Thursday, January 27, 2011

Mastering Storyboards One Mistake at a Time

I've always been interested in animation. I wrote over 100 programs in QBASIC and Turbo C++ as a teenager where I was creating various animations and exploring new techniques. Then I graduated to newer technologies like OpenGL, Flash, and much later -- Silverlight.

I almost became a game programmer, and probably would have if I didn't have to relocate. But anyway, as time goes on you begin to understand what tools to use and when. And obviously animation is necessary in today's video games, but it's not something that should be overused in other applications. Still, I contend that when used in moderation, it can be a nice finishing touch.

Storyboards

Storyboards in Silverlight are a simple, declarative way to define animation sequences. They can be used to animate just about any property on a UIElement.

I'm going to walk through a few Storyboard examples that build upon eachother while pointing out several different techniques (some better than others). The goal is not to cover every technical possibility with Silverlight. Rather, it's to intentionally run into common technical, design, or usability mistakes and finally arrive at something that's pretty good.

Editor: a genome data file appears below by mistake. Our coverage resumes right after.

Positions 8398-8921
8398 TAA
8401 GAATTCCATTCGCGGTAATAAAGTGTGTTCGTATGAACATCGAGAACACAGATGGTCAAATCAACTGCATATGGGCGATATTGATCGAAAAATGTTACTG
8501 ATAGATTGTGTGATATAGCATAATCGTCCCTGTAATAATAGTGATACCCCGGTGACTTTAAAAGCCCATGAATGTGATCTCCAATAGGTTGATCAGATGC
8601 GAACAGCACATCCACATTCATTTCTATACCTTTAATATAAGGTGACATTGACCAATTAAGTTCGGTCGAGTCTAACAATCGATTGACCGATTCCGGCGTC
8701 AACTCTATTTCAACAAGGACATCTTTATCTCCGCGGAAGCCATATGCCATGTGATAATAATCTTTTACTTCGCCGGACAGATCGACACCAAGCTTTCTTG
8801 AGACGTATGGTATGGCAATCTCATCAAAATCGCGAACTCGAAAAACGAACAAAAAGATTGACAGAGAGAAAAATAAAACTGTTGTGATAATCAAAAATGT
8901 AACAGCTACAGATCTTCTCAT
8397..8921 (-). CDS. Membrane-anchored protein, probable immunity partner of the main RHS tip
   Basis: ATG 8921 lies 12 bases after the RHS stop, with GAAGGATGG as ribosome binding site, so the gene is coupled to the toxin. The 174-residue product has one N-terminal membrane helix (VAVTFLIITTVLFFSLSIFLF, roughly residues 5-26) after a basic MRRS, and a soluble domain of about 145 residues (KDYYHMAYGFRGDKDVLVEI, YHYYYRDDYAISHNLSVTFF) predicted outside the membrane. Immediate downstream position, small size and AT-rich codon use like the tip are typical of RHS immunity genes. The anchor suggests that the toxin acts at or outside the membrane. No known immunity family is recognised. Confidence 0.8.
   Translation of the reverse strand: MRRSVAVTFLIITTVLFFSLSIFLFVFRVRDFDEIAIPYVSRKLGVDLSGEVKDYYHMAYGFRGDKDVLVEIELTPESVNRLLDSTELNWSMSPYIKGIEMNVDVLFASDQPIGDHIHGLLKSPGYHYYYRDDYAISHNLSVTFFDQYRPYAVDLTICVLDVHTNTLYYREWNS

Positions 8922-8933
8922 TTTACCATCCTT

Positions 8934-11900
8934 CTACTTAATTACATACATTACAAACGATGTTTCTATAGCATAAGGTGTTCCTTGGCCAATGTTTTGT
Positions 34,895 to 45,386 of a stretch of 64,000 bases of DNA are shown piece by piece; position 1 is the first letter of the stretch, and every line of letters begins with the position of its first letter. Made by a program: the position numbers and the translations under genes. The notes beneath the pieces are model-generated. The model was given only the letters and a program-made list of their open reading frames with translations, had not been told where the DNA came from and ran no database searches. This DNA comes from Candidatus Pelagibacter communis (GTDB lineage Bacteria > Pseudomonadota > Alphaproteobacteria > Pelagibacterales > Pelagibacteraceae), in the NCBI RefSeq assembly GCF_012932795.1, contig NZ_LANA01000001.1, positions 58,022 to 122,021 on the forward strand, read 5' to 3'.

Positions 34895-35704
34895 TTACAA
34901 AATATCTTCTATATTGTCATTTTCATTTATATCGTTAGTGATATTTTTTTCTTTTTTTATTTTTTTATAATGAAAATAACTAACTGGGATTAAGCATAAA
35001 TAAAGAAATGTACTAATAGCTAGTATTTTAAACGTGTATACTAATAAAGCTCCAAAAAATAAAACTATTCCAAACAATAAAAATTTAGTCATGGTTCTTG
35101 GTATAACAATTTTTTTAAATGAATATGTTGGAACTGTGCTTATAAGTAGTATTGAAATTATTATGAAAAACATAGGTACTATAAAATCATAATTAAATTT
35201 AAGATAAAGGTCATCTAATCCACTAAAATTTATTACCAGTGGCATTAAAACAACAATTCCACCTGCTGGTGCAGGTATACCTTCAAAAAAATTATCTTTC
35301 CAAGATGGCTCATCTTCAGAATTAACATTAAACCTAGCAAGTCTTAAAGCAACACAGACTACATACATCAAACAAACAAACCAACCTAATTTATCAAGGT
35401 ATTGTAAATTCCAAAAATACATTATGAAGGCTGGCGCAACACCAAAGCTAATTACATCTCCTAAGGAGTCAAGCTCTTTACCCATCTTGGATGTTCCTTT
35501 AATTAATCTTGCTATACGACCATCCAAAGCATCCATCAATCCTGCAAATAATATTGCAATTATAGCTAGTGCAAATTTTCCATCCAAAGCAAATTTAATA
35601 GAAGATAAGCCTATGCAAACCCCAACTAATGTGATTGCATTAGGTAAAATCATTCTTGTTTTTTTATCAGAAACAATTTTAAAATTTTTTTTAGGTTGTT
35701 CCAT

In my examples below I chose to animate the Opacity property. The Opacity property is simply a double value that accepts any number between 0 (transparent) and 1 (opaque).

I'm going to create a set of images and captions, where both the image and caption will fade their opacity to 1 (opaque) as you mouseover them. I also want them to be clickable to open a bigger image.

Example 1


This first attempt is simple and straightforward.

First, I create my images and captions in XAML:

<Grid x:Name="LayoutRoot" Background="Black">
 <StackPanel HorizontalAlignment="Left" VerticalAlignment="Center" Margin="10">
  <StackPanel Orientation="Horizontal">
   <Image x:Name="Image1" Opacity="0.5" Height="100" Width="100" Margin="10,1" Source="http://swortham.smugmug.com/Vacation/Santa-Cruz-Island-2010/011/788697398_xPrbE-Tiny.jpg"/>